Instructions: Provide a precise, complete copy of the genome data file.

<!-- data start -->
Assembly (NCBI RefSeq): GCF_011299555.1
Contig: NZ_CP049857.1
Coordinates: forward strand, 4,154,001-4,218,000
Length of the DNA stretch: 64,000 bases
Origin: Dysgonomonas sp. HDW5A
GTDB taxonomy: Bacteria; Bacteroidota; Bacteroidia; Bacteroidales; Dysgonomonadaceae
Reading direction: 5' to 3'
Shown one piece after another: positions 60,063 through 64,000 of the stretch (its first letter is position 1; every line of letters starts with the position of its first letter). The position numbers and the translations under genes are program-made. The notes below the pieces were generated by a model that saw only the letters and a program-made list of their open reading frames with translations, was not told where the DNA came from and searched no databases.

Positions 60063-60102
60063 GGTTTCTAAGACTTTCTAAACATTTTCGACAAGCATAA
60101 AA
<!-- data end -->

Assembly (NCBI RefSeq): GCF_011299555.1
Contig: NZ_CP049857.1
Coordinates: forward strand, 4,154,001-4,218,000
Length of the DNA stretch: 64,000 bases
Origin: Dysgonomonas sp. HDW5A
GTDB taxonomy: Bacteria; Bacteroidota; Bacteroidia; Bacteroidales; Dysgonomonadaceae
Reading direction: 5' to 3'
Shown one piece after another: positions 60,063 through 64,000 of the stretch (its first letter is position 1; every line of letters starts with the position of its first letter). The position numbers and the translations under genes are program-made. The notes below the pieces were generated by a model that saw only the letters and a program-made list of their open reading frames with translations, was not told where the DNA came from and searched no databases.

Positions 60063-60102
60063 GGTTTCTAAGACTTTCTAAACATTTTCGACAAGCATAA
60101 AA